Previously, the SDK defaulted to start background timers to refresh tokens. It’s too magical. Some developers want to manage tokens themselves and it’s annoying that the tokens got refreshed without their explicit instructions.

Automatic refresh might be useful in some quick and dirty prototype projects, but it is not a reliable way to keep the token alive, because, for each token, you need to have a RestClient instance running 24x7, otherwise there is no timer to refresh it. Developers need to write token management code anyway for serious applications so it’s better to just get rid of the auto refresh magic.

There are several solutions for token refresh, please choose one based on your requirements:

  • If your app is simple and each run won’t last longer than an hour. You don’t need to bother refreshing token because a new access token is valid for as long as an hour.
  • For some simple apps, it is also viable to do authorization to get new token for every run, especially for private app password flow. Getting a new token for every run, then there is no need to refresh an existing token.
  • Create a background timer (or use system provided cron job solution) to do token refresh. You can set the timer to run every half hour so that you always have a valid access token.
  • Refresh on demand by catching token expired exceptions. Whenever you get such an exception then you know it’s time to refresh token.
  • If you call API very infrequently, you can just do a refresh explicitly before each API call. Or you can check the validness of token before each API call to decide whether you should refresh the token or not. A reliable way to determine token validness is to issue a real API call.

No more objects of anonymous types as parameters

C# is a typed language and its full power cannot be unleashed if we defined all the parameters as anonymous types instead of specific types.

For example, in previous version, the following code is allowed:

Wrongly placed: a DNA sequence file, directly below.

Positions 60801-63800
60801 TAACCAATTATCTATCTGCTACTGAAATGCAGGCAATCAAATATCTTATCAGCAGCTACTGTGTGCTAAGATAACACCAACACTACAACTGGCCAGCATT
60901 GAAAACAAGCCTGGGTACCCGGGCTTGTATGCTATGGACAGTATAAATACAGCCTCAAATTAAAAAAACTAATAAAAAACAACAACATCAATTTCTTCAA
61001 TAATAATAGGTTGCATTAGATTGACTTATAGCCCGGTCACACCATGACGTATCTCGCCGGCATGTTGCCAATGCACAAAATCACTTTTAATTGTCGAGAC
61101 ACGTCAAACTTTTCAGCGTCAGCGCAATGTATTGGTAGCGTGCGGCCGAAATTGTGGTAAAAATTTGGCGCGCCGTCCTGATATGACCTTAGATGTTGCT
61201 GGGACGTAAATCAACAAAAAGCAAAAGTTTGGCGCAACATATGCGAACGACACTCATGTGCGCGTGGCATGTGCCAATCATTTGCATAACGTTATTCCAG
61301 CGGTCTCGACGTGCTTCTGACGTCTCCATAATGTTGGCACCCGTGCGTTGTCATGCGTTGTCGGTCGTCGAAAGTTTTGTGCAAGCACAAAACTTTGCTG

var queryParams = new {
type = new string[]{"Voice"},
view = "Detailed",
withRecording = true,
perPage = 10
}

Here, queryParams is an anonymous type. We are using C# as if it is a dynamic language so the compiler cannot help us much.

In the latest version of SDK, you need to explicitly specify the type of a query Parameter. Since it is a typed class, the compiler will tell us if there is a typo in its properties.

Support multiple query parameters with the same key

var queryParams = {
type = new[] { "Sms", "Fax" }
}

Will be translated to ?type=Sms&type=Fax, which is recognized by RingCentral server side.

Almost all code is now auto-generated

Except for some sugar and utility code. The code is generated based on Swagger / OpenAPI 2.0 spec. As long as future APIs follow supported code generation, as RingCentral releases more APIs, we should be able to easily support them in SDK by re-generating code.

New AfterHttpCall event

By listening to this event, you will get notified after each HTTP call. And you will get all the details about that HTTP call, including request & response, body & headers.

So if you want to build some kind of middleware, such as auto rate limit threshold, AfterHttpCall is a good place to start. For more information, please reference this test case.

Expose low level API

We tried out best to make the SDK developer friendly and take advantage of C#’s types. But if you want to use low level HTTP API, we give you the flexibility as well:

var responseMessage = await
rc.Get("/restapi/v1.0/dictionary/country/46");
Assert.Equal(HttpStatusCode.OK, responseMessage.StatusCode);

From the example above, you can see that you can specify the API endpoint directly by specifying a string. And you get a HttpResponseMessage object back which you can use to inspect everything the server returns.

Sample code for all the endpoints

Together with this new SDK, we provide sample code for all the endpoints. So matter which API endpoint you want to invoke, you can always find code snippet to reference.

Summary

We have made a lot of improvements to RingCentral .NET SDK and we recommend you to try it now. Please go ahead directly to read the RingCentral SDK for .NET upgrade guide.

RingCentral Developers

Cloud Business Communications

Thanks to Vyshakh Babji.

Tyler Long

Written by

RingCentral Developers

Cloud Business Communications